But most abstinence-only curriculum actually IS straight forward about promoting that they don't think that pre-marital sex is okay for ANYONE, not just teenagers.
I disagree. I firmly believe that you'll never have better taste in music than you did when you were 14 or 15 or so. I've spent a good amount of time looking up bands that I used to like when I was a young teen, and realizing that, 'Hey-- they really were awesome!' I suspect that thinking of the music that kids are listening to these days as terrible is a sign of growing old. Which is scary, because I can't stand most of the crap that kids are listening to these days!ReplyDelete
I love the idea of more practical education in high schools. I think one thing that's desperately needed is a relevant, action-oriented civics class. It would teach kids there are some duties that go into being a citizen in a democracy -- like voting, but also reading the fucking newspaper, learning in-depth about candidates you're choosing between, subjecting the political messages you see on the news/TV ads to critical analysis, & how to contact your representatives or even protest if you object to what's happening. It would also teach what rights you should expect/demand as a citizen, and encourage ppl to question what the role of a good government should be. Right now it seems many people do neither -- they don't object when gov't wants to subject them to TSA strip-searches, or the Supreme Court picks out our president for us, but they also don't put the work in to being good citizens.ReplyDelete
Other high school classes I'd favor: Car repair, other basic home repairs/handyman stuff, home ec classes complete with basic cooking & sewing for everyone. Classes like these would prepare them much better for adult life -- as it is, a lot of young people are woefully lacking in real-world skills.
In Canada, we have a mandatory high school civics half-credit course. I thought it was a good course to have, and was fairly informative, albeit not very in-depth since its only half of a course, but alot of people seemed not to care about any of it, unfortunately.ReplyDelete
While I think that there are some areas we disagree (as liberal as I think I am, you always make me surprise myself with my reactions to some of your ideas), this is not one of them. You hit the nail right on the head. So much of sex-ed is focused on the idea that these kids are so young. Well for one thing, no, given how young kids today are having sex, it's not like middle school sex ed is threatening the innocence of children. And while I of course don't think that things like the ins and outs of fetishes should be taught in middle and high school, you are completely right. Too often the focus is "oh but this is how old they are now, we can't tell them too much or they'll become perverts and ruin them!!" or "oh but this is how old they are now, they don't have to worry about this now."ReplyDelete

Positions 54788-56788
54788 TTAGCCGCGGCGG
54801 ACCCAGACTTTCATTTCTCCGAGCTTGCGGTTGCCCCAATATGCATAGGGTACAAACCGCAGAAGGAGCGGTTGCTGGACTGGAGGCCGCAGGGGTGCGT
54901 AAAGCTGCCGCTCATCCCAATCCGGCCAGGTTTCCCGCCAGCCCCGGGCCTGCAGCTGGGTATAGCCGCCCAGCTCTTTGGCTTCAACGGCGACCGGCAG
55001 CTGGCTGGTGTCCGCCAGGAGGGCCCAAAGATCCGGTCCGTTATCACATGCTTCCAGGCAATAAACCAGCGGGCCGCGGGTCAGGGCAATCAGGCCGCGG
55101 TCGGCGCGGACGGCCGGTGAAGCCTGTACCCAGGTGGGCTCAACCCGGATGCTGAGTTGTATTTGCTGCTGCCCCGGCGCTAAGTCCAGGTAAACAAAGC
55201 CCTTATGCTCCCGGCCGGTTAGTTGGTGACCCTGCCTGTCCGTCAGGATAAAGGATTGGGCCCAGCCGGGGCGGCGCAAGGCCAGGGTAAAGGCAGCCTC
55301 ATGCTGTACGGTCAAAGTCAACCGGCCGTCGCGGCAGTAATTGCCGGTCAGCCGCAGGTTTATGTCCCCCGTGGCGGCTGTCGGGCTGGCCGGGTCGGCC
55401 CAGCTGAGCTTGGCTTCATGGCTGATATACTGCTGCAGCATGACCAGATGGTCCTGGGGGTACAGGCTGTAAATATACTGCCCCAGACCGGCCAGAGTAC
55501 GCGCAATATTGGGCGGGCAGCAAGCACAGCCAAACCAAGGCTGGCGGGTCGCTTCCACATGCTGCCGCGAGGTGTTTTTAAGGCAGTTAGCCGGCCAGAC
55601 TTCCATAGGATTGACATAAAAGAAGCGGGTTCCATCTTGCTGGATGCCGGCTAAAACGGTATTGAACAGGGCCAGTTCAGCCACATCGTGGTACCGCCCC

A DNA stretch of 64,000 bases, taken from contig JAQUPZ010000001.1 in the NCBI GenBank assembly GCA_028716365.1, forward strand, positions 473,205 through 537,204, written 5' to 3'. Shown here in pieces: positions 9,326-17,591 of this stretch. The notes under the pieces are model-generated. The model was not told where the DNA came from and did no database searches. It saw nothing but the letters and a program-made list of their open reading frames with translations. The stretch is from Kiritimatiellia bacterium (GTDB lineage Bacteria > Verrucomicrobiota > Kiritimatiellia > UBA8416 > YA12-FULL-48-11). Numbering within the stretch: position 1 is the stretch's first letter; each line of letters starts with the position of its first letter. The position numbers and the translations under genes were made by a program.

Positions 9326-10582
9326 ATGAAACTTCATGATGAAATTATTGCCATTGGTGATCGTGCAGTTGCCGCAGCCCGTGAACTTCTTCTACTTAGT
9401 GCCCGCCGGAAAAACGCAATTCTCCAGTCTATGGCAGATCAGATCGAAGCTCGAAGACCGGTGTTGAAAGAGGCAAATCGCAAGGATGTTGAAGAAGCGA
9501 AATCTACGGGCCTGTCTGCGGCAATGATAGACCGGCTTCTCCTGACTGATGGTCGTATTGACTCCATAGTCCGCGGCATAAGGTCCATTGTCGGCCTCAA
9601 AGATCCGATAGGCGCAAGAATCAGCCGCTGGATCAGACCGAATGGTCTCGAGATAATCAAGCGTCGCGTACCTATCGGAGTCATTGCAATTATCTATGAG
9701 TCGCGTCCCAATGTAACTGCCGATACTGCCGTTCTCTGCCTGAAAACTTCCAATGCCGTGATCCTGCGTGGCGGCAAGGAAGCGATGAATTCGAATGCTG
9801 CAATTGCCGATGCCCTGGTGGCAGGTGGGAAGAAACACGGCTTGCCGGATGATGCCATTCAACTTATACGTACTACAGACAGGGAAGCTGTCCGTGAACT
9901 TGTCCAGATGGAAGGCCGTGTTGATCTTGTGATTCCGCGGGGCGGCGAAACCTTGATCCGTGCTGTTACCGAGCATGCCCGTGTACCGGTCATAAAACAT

Even if abstinence-only education worked and was our actual goal, the "kids" are still going to grow up to be adults. Even if you're abstinent until marriage, when you get married you'd want to know more than just "and the penis goes into the vagina. and at ejaculation, sperm enters the vagina" type knowledge. Even now, at a liberal arts college, with really intelligent and open friends, I'll still get questions that just leave me completely slack-jawed at the ignorance shown. I still get questions about what a dental dam is, or how lesbians could even have safe sex. People don't understand things about STDs that I considered standard knowledge, people don't understand things about anatomy that I thought was obvious, people didn't understand a whole bunch of shit that I thought everyone knew. At first, I wondered if I just randomly befriended the most ignorant kids, then I realized almost none of the stuff I thought was so obvious was stuff I'd learned in sex ed. Sex ed didn't teach me anything useful except knowing that a lot of STDs are asymptomatic in guys, so just asking a partner you trust whether they're clean isn't enough, because they might not know themselves.
Re: EEE and uni studentsReplyDelete
This is what I've been thinking about the WHOLE TIME reading through the comments. I started college a year early and took a sexuality education course (at the time I was in the education track). I was the youngest, with everyone else being juniors and seniors. I can't tell you how many times students would raise their hands and say, "I never learned any of this. This is new and scary to me" or something. No exaggeration, EVERY SINGLE person in my class said their schools and parents either taught them nothing or taught abstinence, with no real substance (and almost everyone had gone to public school, and this uni was a state uni). My sex education in school wasn't GREAT, but it at least touched on stuff I consider very basic (and I had a cool, realistic teacher).
My parents were very open with me about sex and love, even if they disapproved of me having it. So any question I asked, they'd answer openly and honestly to the best of their ability. The ignorance of my peers was astounding, and I'm depressed to this day that schools are still sending adults into the world with terrifying little (or incorrect) knowledge.
Oh, and just to add: Because of classes like that, I took an active part in the GSA/GLBT safe sex activities and booths in that school for the time I was there (because apparently only GLBT students were open and brave enough at the time to hold open forums on sex, pass out condoms [rainbow colors!], dental dams and pamphlets, and run surveys on the sexual activities of the school).ReplyDelete